I think my favorite thing about the entire book—which is a grand statement to make considering how excellent it is in every aspect—is Rin. Her character development is phenomenal, and not only in terms of who she becomes in the story, but also just Kuang’s ability to craft a character so well. It’s made clear from the very start that whether or not you like Rin is up for you to decide, and this idea only grows as Rin begins to make questionable choices.
But god, if you don’t find yourself rooting for her, at least in the beginning, I’m not sure you get the point at all: Rin is a girl who, throughout her entire life, has fought against every person who tells her she is a burden and she is lesser, every obstacle that represents how her very own existence is an inferiority. And she never stops fighting.
Everything Rin does is a pushback against her oppressors: gaining power, becoming a top student, turning into the perfect warrior and soldier (or… mostly perfect), and most of all using her anger and desire for vengeance as a motivation. Many of her actions are morally ambiguous or downright villainous, but you always understand the reasoning behind them, and whether or not you like her or agree with what she does, you still can’t help but feel a keen sense of both compassion and sadness for her.
(I love her so much. I love her so, so much.)
Also: I just read an interview, where Kuang talks about wanting to explore a character inspired by Mao Zedong and says, “A young, dark skinned woman of color in a patriarchal, racist, classist society: what happens when she gets power?” and god if that isn’t my exact sexuality. (She also said that she thinks The Poppy War was the worst thing she’s ever written and. I had to take a moment there.)
Children ceased to be children when you put a sword in their hands. When you taught them to fight a war, then you armed them and put them on the front lines, they were not children anymore. They were soldiers.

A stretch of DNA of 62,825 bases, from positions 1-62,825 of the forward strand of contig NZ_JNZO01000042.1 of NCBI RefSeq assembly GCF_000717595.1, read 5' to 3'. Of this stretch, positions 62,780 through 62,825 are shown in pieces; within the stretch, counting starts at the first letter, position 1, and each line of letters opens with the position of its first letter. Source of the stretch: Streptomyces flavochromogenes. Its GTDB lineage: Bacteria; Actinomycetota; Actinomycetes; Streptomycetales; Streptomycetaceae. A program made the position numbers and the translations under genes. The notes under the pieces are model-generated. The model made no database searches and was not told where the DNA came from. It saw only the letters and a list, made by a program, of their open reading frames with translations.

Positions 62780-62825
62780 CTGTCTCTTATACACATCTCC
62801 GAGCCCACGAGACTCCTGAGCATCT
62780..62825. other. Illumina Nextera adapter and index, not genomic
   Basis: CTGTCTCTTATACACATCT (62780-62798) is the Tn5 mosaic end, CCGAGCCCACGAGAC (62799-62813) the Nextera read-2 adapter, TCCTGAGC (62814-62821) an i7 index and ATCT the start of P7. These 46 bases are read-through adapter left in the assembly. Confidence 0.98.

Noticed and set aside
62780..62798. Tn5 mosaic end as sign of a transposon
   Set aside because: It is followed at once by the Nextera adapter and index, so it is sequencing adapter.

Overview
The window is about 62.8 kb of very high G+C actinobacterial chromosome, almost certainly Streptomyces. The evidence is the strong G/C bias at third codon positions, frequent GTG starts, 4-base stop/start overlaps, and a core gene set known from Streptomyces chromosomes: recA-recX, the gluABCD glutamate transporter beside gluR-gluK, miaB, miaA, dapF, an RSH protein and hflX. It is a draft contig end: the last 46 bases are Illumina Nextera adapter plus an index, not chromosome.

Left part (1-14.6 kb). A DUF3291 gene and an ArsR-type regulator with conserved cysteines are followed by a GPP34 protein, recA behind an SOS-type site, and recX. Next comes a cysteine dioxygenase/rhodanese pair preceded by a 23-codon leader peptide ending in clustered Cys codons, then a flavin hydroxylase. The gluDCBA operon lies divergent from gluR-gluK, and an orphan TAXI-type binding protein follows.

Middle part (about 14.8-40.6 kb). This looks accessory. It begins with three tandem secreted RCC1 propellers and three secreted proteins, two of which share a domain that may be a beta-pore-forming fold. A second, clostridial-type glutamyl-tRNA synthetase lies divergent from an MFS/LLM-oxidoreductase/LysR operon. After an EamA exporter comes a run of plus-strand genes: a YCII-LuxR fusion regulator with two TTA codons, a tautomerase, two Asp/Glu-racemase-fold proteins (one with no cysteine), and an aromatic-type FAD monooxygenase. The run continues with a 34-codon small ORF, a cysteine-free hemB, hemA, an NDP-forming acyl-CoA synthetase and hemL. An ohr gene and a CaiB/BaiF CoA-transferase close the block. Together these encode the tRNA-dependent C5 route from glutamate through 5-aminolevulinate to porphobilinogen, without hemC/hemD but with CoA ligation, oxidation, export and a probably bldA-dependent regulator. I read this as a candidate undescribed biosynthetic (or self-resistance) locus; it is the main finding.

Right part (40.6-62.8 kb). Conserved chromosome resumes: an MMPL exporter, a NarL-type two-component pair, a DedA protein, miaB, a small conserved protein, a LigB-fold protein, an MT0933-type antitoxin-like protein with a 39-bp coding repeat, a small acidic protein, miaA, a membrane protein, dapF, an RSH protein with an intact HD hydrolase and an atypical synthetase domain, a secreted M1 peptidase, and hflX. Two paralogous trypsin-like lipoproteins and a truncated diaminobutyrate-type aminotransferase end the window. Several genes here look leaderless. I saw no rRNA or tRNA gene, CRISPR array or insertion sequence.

Kuang also writes other characters just as complex as Rin, most notably Altan. He is the sole survivor of a massacre that destroyed his race, and his life has only consisted of suffering and trauma. Now he’s seen only as a weapon to use to the Nikara military’s advantage. And it’s heartbreaking to see his rage fester, because it’s the one thing he’s ever known, and this hatred and desire for vengeance against Nikan was brought upon themselves for the things they did to his race.
Rin and Altan share many characteristics—Altan is her commander and role model—a large one being that neither of them are seen as human. I will never stop losing my mind and being desperately sad over how they are seen as risky yet powerful weapons but disposable once used, and how this view of them is exactly what shaped them into who they are now, is exactly why they do the things they do. Their complex relationship is written so masterfully, especially in the sequel The Dragon Republic, and I feel like I could wail about them forever. I may not love Altan, but I still appreciate the way that Kuang makes me mind-blown over his development.
I also don’t want to forget Kitay and Nezha, who are some of Rin’s classmates that I love a lot. They’re both assholes, in all honesty, but it’s part of their charm! I feel like they are more developed in The Dragon Republic, as this installment seems to focus more on Altan, but they still have important roles in Rin’s life, as the only friend she had in Sinegard and her bully-turned-friend(-turned-LOVER?), respectively.
(I guess my one complaint for the entire book is that there are some side characters, specifically the members of the Cike, who are not that developed. But that’s my only critique and it’s so minor that it is practically irrelevant! I also didn’t care that much because, if it isn’t obvious, I pretty much just care about Rin.)
“War doesn’t determine who’s right. War determines who remains.”
On top of the excellent character work, Kuang succeeds in many other areas of the book as well. The way war is depicted stands out the most: She does not shy back, and I didn’t want her to. It’s brutal and graphic and most definitely difficult to read (content warnings at the end), but the way it viscerally tears at you is unforgettable and that’s the exact kind of effect it should have.